Effects of Syllable Affiliation and Consonant Voicing on Temporal Adjustment in a Repetitive Speech-Production Task This paper presents the results of an acoustic speech-production experiment in which speakers repeated simple syllabic forms varying in consonantal voicing in time to a metronome that controlled repetition rate. Speakers exhibited very different patterns of tempo control for syllables with onsets than for syllables with codas. Syllables with codas ... Research Article
Research Article  |   August 01, 2001
Effects of Syllable Affiliation and Consonant Voicing on Temporal Adjustment in a Repetitive Speech-Production Task
 
Author Affiliations & Notes
  • Kenneth J. de Jong, PhD
    319 Memorial Hall, Indiana University, Bloomington, IN 47405
  • Corresponding author: e-mail: kdejong@indiana.edu
Article Information
Speech, Voice & Prosody / Speech / Research Articles
Research Article   |   August 01, 2001
Effects of Syllable Affiliation and Consonant Voicing on Temporal Adjustment in a Repetitive Speech-Production Task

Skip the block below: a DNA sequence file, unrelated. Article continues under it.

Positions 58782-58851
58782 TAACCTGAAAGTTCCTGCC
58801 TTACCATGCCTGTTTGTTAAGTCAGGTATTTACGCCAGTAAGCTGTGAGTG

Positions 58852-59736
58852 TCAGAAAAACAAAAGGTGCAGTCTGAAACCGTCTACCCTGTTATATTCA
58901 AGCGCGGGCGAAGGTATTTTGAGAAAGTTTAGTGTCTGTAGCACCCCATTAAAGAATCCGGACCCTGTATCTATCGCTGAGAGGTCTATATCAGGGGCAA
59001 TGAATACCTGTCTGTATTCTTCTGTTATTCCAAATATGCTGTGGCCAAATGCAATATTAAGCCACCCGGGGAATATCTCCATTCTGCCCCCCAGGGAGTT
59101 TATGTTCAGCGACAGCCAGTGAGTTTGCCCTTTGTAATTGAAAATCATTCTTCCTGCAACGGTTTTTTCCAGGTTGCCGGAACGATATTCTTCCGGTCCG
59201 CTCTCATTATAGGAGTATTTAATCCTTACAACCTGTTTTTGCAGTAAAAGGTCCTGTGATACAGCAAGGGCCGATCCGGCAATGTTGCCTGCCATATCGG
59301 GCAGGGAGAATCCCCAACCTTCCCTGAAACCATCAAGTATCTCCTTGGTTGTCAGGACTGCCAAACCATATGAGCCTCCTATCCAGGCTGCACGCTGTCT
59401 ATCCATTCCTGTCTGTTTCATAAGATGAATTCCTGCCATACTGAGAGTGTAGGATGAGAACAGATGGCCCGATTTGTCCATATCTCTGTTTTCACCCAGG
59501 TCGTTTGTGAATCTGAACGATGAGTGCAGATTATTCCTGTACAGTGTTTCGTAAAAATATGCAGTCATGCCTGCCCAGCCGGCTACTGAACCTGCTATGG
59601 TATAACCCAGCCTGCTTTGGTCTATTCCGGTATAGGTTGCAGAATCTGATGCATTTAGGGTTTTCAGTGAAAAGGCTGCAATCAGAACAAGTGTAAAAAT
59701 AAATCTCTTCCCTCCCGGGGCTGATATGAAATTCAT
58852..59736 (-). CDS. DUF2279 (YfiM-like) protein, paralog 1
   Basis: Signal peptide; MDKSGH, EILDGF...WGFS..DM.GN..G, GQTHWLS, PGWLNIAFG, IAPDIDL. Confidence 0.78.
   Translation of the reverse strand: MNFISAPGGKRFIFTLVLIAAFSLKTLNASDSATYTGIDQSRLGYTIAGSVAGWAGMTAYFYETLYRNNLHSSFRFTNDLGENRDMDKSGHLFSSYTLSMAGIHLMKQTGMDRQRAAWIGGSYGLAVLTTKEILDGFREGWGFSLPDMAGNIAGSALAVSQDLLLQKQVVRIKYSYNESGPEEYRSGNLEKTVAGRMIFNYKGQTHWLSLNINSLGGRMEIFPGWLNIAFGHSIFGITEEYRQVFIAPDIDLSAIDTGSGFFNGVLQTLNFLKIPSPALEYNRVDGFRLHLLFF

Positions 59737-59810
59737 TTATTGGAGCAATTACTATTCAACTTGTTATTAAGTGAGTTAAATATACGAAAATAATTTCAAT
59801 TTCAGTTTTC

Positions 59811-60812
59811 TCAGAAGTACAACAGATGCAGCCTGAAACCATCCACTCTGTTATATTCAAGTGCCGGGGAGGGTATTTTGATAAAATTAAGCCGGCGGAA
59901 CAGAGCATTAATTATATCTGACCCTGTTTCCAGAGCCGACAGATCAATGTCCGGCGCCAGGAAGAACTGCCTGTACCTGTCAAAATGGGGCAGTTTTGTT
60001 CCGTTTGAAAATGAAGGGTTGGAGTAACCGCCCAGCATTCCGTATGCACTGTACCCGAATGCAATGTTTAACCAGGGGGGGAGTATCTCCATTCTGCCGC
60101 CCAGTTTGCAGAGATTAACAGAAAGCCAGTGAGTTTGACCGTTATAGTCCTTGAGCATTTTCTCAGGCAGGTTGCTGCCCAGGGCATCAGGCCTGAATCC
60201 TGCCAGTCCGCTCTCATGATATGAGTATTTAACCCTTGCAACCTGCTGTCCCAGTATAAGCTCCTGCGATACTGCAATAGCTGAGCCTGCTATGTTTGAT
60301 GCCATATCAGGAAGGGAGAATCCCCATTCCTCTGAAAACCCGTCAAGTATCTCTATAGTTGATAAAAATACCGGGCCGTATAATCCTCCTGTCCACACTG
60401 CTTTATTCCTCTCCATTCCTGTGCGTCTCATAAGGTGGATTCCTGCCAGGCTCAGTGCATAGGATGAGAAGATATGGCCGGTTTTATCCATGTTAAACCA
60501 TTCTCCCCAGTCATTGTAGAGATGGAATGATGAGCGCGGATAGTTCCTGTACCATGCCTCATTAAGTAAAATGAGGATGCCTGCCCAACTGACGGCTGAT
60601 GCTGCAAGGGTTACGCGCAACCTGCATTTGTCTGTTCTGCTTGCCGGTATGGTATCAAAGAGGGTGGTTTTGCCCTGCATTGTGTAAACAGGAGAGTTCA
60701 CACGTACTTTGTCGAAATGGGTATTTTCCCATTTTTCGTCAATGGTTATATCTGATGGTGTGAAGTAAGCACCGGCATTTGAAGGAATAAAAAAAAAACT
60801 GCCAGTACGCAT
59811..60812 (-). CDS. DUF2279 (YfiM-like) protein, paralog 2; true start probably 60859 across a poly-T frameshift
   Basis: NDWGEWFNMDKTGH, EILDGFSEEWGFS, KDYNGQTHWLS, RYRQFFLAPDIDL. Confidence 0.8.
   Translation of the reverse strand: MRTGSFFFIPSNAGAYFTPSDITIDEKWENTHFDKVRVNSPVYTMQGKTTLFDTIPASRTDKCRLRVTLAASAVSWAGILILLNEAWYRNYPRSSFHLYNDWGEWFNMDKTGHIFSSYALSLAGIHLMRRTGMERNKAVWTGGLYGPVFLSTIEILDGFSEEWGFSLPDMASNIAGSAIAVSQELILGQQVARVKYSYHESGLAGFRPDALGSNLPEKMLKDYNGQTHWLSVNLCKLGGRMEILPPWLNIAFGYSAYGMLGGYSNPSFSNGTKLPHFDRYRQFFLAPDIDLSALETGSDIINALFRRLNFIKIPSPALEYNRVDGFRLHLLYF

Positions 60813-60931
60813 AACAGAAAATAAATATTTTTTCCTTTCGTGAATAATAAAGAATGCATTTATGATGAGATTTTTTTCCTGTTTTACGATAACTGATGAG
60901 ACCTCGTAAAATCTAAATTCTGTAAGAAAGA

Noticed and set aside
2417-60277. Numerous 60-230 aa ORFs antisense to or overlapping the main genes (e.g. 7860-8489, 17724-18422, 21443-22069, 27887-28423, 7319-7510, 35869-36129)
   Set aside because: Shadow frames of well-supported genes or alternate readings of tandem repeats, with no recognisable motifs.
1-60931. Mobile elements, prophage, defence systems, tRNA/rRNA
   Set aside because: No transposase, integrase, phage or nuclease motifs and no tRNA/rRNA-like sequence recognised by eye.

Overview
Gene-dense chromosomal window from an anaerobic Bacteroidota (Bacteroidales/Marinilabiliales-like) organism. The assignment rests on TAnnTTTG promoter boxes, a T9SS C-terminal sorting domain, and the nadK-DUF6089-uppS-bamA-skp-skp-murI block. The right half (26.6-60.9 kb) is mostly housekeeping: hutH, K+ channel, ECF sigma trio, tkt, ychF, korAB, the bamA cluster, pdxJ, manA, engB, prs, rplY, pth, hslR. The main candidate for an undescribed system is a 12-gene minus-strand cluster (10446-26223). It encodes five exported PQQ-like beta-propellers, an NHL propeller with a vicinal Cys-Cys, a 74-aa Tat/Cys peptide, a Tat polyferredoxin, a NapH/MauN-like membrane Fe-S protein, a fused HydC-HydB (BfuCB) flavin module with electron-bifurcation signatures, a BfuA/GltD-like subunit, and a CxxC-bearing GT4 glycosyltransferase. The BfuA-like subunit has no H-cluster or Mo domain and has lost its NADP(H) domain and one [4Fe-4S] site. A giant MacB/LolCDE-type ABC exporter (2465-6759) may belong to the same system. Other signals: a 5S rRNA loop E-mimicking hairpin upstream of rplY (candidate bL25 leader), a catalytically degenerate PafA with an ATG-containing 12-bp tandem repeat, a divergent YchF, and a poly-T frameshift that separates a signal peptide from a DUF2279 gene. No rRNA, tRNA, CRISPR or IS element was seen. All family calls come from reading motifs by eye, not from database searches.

Journal of Speech, Language, and Hearing Research, August 2001, Vol. 44, 826-840. doi:10.1044/1092-4388(2001/065)
History: Received December 20, 2000 , Accepted April 9, 2001
 
Journal of Speech, Language, and Hearing Research, August 2001, Vol. 44, 826-840. doi:10.1044/1092-4388(2001/065)
History: Received December 20, 2000; Accepted April 9, 2001

This paper presents the results of an acoustic speech-production experiment in which speakers repeated simple syllabic forms varying in consonantal voicing in time to a metronome that controlled repetition rate. Speakers exhibited very different patterns of tempo control for syllables with onsets than for syllables with codas. Syllables with codas exhibited internal temporal consistency, leaving junctures between the repeated syllables to take up most of the tempo variation. Open syllables with onsets, by contrast, often exhibited nearly proportional scaling of all of the acoustic portions of the signal. Results also suggest that phonemic use of vowel duration as a cue to voicing acted to constrain temporal patterns with some speakers. These results are discussed with respect to possible models of local temporal adjustment within a context of global timing constraints.

Order a Subscription
Pay Per View
Entire Journal of Speech, Language, and Hearing Research content & archive
24-hour access
This Article
24-hour access